I think your approach is totally reasonable. Adults in a household still know each others' schedules. It's a matter of courtesy and practicality. If she keeps her schedule on a calendar (like Google), maybe it can be a little more of a passive exercise by having her share it with you so you can see the info on your calendar. But it's not an unreasonable expectation.

After graduation, you might get to a point where you don't need to know her schedule. My oldest son (21) lives at home and works full time. His sister is the same age and she went away to college. I realized that I didn't know what she was doing or where she was 24/7, so it was fine to not have an accounting of his schedule and whereabouts either after a while. He works a regular schedule though and rarely eats at home, so I don't have to think about whether or not to set a place for him for dinner or anything. He usually leaves for work before I'm up so if he's going into work late or not at all, he'll usually text me or leave me a note so that I don't wake him up when I see his car in the driveway and worry that he overslept his alarm and is late for work. If he is going to be home for dinner, he'll text and ask if I'm cooking and have enough for him or should he plan on picking something up. If there is an important family thing that I need him to attend, I'll let him know in advance to block the time off on his calendar. Other than that, he just comes and goes and it works for us.

6 moms found this helpful


answers from Washington DC on

it's for sure time to think about what 'rules' are actually needed for the pleasant and peaceful running of your household and what ones are held over from a need to be in control of your kids.

when mine started driving, i started unclenching my fingers from the reins. it wasn't a huge stretch for us as we've always been 'try it and see' parents as opposed to 'omg no you might get hurt' ones, but it's hard for all of us to really let young adults start practicing adulting.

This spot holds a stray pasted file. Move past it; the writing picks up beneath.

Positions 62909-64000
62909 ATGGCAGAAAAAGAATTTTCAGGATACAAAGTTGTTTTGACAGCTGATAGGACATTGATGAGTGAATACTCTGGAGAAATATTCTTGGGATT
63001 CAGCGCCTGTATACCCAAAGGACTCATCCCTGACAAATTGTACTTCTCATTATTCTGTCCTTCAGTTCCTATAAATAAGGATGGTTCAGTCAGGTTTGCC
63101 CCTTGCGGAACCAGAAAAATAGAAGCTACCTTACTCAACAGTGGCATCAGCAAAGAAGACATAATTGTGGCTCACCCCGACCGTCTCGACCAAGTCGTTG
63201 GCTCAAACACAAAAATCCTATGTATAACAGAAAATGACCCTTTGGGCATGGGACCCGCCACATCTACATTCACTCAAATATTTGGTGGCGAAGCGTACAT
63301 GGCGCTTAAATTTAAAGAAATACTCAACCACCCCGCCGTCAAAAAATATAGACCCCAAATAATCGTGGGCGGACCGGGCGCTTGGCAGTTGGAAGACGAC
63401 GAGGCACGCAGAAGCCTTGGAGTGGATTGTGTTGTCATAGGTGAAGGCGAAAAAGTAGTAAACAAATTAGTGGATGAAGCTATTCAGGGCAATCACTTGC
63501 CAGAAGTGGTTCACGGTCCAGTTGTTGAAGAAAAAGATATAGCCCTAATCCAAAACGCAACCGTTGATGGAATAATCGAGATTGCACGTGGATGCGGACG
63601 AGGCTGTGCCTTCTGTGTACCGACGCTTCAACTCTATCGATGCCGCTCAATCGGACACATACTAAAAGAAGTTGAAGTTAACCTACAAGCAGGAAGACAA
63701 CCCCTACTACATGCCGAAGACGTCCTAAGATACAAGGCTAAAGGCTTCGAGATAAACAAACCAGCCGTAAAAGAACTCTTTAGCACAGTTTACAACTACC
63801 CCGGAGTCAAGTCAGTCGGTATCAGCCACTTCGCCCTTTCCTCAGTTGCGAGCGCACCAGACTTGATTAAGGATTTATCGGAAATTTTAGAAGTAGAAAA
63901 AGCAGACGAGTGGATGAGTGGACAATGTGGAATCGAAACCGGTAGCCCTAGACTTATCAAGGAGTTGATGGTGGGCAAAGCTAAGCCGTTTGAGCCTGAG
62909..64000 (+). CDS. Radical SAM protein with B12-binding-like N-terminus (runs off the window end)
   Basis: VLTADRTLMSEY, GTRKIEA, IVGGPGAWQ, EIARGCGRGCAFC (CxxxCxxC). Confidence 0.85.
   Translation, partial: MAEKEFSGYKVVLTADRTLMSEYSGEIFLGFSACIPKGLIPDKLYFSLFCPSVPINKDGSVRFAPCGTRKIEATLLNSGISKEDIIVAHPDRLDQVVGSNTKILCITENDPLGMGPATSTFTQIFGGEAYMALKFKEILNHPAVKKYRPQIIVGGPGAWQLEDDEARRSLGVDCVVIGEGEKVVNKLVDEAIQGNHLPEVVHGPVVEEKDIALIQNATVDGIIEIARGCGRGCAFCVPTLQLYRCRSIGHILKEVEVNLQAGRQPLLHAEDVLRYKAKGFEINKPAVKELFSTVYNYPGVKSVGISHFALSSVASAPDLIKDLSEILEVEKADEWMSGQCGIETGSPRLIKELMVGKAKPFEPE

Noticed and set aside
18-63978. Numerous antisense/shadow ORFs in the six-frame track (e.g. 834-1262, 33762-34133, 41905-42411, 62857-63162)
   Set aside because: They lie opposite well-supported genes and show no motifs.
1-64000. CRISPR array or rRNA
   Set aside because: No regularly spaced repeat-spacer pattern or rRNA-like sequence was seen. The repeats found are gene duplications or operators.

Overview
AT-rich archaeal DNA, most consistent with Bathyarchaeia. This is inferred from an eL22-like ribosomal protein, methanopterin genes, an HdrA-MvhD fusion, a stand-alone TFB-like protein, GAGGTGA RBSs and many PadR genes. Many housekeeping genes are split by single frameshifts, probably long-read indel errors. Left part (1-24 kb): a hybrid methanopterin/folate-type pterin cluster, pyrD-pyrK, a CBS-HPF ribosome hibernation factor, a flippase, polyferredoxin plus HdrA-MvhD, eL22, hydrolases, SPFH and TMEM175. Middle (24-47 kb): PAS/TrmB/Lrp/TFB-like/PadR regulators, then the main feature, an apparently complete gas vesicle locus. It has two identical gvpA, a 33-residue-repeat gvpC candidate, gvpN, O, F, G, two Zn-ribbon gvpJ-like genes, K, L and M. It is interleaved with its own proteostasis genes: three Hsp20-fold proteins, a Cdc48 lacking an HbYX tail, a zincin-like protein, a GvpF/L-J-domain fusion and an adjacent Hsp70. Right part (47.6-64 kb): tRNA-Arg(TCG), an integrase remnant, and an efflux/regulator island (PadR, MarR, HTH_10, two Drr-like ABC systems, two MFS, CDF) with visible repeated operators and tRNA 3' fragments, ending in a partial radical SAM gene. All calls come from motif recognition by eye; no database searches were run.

rather than demand the schedule, why not try requesting it? but first you have to think about your reasons for wanting it. planning dinner is a good reason. micromanaging her time is not. maybe be prepared to allow some flexibility in there. maybe she doesn't have to give you her schedule, but you'd still appreciate knowing when she'll be home for dinner, and if there are going to be any nights when she'll be home later than 11.

i think your decision to stop requiring constant location texts is a good one.

the best way to start re-negotiating your rules for your young adults is to discuss it with THEM. when they have a say in the process, and understand your reasoning AND have the experience of you actually listening respectfully to theirs, everyone benefits.

the details will vary from household to household but there's nothing that teaches responsible adulthood like responsibility.


6 moms found this helpful


answers from Boston on

I've been in the same situation and the way to frame this with your young adult is that she is a member of a household and because of this she needs to communicate her schedule so nobody is worried about her. When I am running late I'll give my hubby a call to let him know. I don't do it because he needs to keep tabs on me I do it because he expects me to be home around a certain time and if I'm not there he will worry.